Abstract. Current detection methods for Dementia and Alzheimer’s disease include cerebral spinal fluid (CSF) markers and/or the use of positron emission tomography (PET) imaging, both being high-cost, highly invasive testing methods. The need for low-cost, minimally invasive methods to prescreen individuals for cognitive impairment has been a challenge for many years. Today’s costs associated with an annual screen for all adults 65 and above using current methods (CSF, PET) reach well beyond trillions of dollars per year. Motivated by the limited accessibly and high costs, an alternative tool presented within this paper demonstrates an effective rule out screening for Dementia and Alzheimer’s disease. Leveraging Electronic Health Records (EHR) data, low-cost computing, modern statistical modeling, and useable Machine Learning algorithms were able to derive a screening tool that effectively detects 98 percent of individuals without Dementia and Alzheimer’s disease. Approximately 43,000 EHR patient records’ totaling 5,000 patients from the University of North Texas Health Science Center were evaluated using this new rule out screening method, which consists of traditional Machine Learning models: Random Forest, AdaBoost, SVM combined with the application of Natural Language Processing of physician’s notes. The findings from this study help define a new paradigm in medical practice where an effective rule out screening method for Dementia and Alzheimer’s disease can be used as an initial screening tool. This study effectively cuts the cost of current detection methods by 75 percent, gives access to all adults age 65 and above while still leaving expensive methods as secondary lines of detection.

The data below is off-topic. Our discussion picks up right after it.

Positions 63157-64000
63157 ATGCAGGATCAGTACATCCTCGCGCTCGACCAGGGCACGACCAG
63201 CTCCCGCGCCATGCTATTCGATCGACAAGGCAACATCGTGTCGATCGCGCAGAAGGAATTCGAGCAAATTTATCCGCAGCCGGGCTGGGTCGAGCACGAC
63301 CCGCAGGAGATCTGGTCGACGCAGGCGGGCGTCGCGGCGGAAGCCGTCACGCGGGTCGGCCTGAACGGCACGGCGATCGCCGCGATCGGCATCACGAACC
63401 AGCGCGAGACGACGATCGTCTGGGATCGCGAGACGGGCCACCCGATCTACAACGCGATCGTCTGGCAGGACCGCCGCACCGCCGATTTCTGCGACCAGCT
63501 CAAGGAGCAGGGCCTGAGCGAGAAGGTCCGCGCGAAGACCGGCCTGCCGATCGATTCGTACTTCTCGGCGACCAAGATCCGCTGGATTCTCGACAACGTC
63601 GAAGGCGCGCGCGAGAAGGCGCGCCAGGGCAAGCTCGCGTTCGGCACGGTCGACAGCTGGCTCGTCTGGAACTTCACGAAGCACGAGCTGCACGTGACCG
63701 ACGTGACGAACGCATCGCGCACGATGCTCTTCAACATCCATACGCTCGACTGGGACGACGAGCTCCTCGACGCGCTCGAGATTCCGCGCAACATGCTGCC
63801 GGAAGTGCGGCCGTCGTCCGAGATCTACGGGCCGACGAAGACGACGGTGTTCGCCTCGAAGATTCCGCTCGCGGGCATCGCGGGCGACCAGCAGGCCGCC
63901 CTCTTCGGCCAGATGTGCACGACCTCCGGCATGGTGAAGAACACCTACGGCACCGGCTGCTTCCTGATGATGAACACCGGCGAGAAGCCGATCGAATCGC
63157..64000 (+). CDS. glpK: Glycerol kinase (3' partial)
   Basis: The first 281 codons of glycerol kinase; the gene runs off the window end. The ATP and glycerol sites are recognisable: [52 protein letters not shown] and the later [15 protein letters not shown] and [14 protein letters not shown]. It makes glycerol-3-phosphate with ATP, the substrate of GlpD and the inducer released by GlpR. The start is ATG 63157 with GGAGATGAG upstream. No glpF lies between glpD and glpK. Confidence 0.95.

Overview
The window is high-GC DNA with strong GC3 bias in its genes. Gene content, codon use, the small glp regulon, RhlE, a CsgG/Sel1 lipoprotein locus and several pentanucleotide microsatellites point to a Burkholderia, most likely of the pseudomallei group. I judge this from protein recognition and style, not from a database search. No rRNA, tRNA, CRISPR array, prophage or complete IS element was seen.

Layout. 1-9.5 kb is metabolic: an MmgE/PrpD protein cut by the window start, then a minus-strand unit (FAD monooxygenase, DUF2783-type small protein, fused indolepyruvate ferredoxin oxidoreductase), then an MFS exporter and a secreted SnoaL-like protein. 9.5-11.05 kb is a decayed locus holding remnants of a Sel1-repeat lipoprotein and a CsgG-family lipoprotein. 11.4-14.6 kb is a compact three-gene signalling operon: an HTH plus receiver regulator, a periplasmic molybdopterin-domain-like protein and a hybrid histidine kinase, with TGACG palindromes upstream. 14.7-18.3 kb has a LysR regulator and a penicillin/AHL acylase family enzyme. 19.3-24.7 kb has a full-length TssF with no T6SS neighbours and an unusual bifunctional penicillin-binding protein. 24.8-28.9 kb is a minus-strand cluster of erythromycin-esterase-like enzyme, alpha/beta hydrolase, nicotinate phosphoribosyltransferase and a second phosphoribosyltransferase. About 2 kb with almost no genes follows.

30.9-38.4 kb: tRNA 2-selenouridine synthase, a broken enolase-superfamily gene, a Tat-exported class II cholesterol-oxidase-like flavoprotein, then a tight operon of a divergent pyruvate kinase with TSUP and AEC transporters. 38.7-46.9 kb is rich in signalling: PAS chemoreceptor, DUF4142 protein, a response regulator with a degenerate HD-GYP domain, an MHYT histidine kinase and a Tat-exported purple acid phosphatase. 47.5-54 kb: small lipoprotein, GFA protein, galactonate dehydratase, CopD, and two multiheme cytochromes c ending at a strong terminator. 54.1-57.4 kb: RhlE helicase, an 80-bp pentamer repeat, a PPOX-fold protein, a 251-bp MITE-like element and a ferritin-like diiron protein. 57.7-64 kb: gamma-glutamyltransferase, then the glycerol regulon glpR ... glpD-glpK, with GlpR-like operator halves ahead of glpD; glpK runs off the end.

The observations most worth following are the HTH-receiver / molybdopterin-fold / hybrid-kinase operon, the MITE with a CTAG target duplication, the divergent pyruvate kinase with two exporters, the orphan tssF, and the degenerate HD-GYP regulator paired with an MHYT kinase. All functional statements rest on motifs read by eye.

Stephan, Branum; Julovich, David A.; Bracy, Dustin; and Nguyen, Jeff
"Rule out Screening for Undiagnosed Dementia and Alzheimer’s Disease Using an EHR Based Machine Learning Solution,"
SMU Data Science Review: Vol. 5
, Article 5.
Available at: https://scholar.smu.edu/datasciencereview/vol5/iss1/5
Creative Commons License
This work is licensed under a Creative Commons Attribution-Noncommercial 4.0 License